Reviews, Commentary and Opinions on Midwest Craft Beer and Microbreweries


Beer Reviews

Baltic Porter

Capital Brewery
Middleton, WI

Style: Porter

Eddie’s Rating:
one beerone beerone beerone beerone beer   (Recommended)

Tonight’s tongue-tingling tasting is Baltic Porter, one of Capital Brewing’s Capital Square Series, limited-run brews that push the boundaries of their normal German lager modus operandi. So what, exactly, makes a porter “Baltic”? Let’s go to the closest thing we have to a definitive source, the Brewers Association Great American Beer Fest Style List:
A true lager beer, black to very deep ruby/garnet in color. Overall, Baltic porters have a very smooth lagered character with distinctive character of roasted malts and dark sugars. Because of its alcoholic strength aroma includes gentle lager fruitiness (berries, grapes, plums; not banana), complex alcohols, cocoa-like, roast malt (and sometimes coffee-like roast barley). Hop aroma is very low, though a hint of hop aroma can complement aromatics and flavor without dominance. Baltic porters range from having medium to full body complemented with a medium-low to medium level of malty sweetness. Caramelized-type sugar flavors (light caramel to toffee-like, even licorice-like) can be integrated into the overall complexity of flavor profile. Hop bitterness is low to medium-low. Baltic Porters are not hop bitter dominated. Carbonized roasted dark malts may contribute some bitterness. A low degree of smokiness may be evident. Low to medium low estery fruitiness. No butterscotch-like diacetyl nor sweet corn-like dimethylsulfide (DMS) should be apparent in aroma or flavor.
Glad they didn’t get too specific. I’ll leave it up to you to find out what a non-Baltic porter is, because this review is too long already.

Capital’s Baltic pours a dark, reddish-tinted brown with a light-tan head that starts off pretty decent but diminishes to a thin trace that leaves next to no lacing. The aroma is a big slug of grainy malt (nothing new from Capital) and fusel alcohols with subdued coffee notes at the edges of the scent. All in all it’s a big-ass nose for a brew that doesn’t sport a noticeable hop profile.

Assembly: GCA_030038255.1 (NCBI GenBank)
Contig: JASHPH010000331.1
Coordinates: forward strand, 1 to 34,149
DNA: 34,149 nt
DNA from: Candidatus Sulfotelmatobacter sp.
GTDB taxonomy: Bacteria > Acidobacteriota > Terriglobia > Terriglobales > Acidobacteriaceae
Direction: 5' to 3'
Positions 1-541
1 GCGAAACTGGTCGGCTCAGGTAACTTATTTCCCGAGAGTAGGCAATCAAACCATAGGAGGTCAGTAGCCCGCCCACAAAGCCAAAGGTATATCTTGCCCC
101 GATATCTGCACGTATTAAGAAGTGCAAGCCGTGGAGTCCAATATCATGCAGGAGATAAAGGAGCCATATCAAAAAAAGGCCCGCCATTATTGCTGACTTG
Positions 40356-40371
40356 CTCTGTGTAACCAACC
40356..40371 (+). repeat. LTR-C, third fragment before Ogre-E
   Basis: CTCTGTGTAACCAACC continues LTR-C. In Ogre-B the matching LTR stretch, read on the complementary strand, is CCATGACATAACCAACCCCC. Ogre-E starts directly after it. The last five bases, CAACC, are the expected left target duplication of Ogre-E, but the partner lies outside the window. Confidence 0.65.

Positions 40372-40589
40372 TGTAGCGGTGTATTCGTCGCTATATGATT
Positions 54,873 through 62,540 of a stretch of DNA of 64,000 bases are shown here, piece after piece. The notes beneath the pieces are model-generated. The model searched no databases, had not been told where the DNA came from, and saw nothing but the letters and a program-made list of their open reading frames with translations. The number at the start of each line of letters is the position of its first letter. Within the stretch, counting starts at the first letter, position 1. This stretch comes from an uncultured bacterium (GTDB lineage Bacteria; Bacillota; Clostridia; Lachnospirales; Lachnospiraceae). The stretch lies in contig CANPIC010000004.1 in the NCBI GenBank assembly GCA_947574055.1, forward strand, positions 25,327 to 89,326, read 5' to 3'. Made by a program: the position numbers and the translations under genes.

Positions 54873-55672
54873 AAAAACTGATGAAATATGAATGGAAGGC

The sip is definitely an expertly lagered brew: a smooth, sublime, soft palate. As you’d guess from the nose, the beginning is a big dose of sweet malt that morphs into highlights of coffee roastiness. That grainy sweetness returns toward the end, with a finish that comes in a little weak and maybe even a little watery, before the beer warms.

This one is damn near a four-mugger, but those fusel alcohols and tepid finish hold it just shy. A little aging—maybe until late fall/early winter—would smooth this brew out even more, maybe pushing it up a notch. Either way, pour this beer closer to room temperature than not to get the most of it.

It’d be interesting to taste this alongside Capital’s Autumnal Fire to see what sets this beer apart from their much-celebrated doppelbock, another big, malty lager. Hmmm … maybe I’ll slide a bottle or two into the beer closet next to my Autumnal Fire stash and do a side-by-side sip session this fall. Maybe …

Reviewed by Eddie Glick on July 1, 2008.
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